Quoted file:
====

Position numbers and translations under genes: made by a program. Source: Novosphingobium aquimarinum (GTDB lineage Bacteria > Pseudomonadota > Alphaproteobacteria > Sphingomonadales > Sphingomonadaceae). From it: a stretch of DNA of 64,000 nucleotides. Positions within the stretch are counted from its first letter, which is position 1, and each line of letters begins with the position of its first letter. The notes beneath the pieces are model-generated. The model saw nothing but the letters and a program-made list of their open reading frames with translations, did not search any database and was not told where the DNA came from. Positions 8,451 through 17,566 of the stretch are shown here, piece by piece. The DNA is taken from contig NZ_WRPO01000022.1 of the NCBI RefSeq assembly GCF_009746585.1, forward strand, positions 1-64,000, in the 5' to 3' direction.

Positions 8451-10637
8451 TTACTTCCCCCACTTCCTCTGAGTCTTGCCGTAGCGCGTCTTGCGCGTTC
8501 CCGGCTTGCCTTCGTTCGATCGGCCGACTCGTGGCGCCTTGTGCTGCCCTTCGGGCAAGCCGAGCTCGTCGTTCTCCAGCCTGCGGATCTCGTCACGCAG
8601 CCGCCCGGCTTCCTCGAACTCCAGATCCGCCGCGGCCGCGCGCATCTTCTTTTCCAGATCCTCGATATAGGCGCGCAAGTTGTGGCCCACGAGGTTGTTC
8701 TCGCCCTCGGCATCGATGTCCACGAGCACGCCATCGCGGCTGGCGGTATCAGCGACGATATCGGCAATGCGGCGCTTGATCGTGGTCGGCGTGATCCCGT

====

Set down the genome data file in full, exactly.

Position numbers and translations under genes: made by a program. Source: Novosphingobium aquimarinum (GTDB lineage Bacteria > Pseudomonadota > Alphaproteobacteria > Sphingomonadales > Sphingomonadaceae). From it: a stretch of DNA of 64,000 nucleotides. Positions within the stretch are counted from its first letter, which is position 1, and each line of letters begins with the position of its first letter. The notes beneath the pieces are model-generated. The model saw nothing but the letters and a program-made list of their open reading frames with translations, did not search any database and was not told where the DNA came from. Positions 8,451 through 17,566 of the stretch are shown here, piece by piece. The DNA is taken from contig NZ_WRPO01000022.1 of the NCBI RefSeq assembly GCF_009746585.1, forward strand, positions 1-64,000, in the 5' to 3' direction.

Positions 8451-10637
8451 TTACTTCCCCCACTTCCTCTGAGTCTTGCCGTAGCGCGTCTTGCGCGTTC
8501 CCGGCTTGCCTTCGTTCGATCGGCCGACTCGTGGCGCCTTGTGCTGCCCTTCGGGCAAGCCGAGCTCGTCGTTCTCCAGCCTGCGGATCTCGTCACGCAG
8601 CCGCCCGGCTTCCTCGAACTCCAGATCCGCCGCGGCCGCGCGCATCTTCTTTTCCAGATCCTCGATATAGGCGCGCAAGTTGTGGCCCACGAGGTTGTTC
8701 TCGCCCTCGGCATCGATGTCCACGAGCACGCCATCGCGGCTGGCGGTATCAGCGACGATATCGGCAATGCGGCGCTTGATCGTGGTCGGCGTGATCCCGT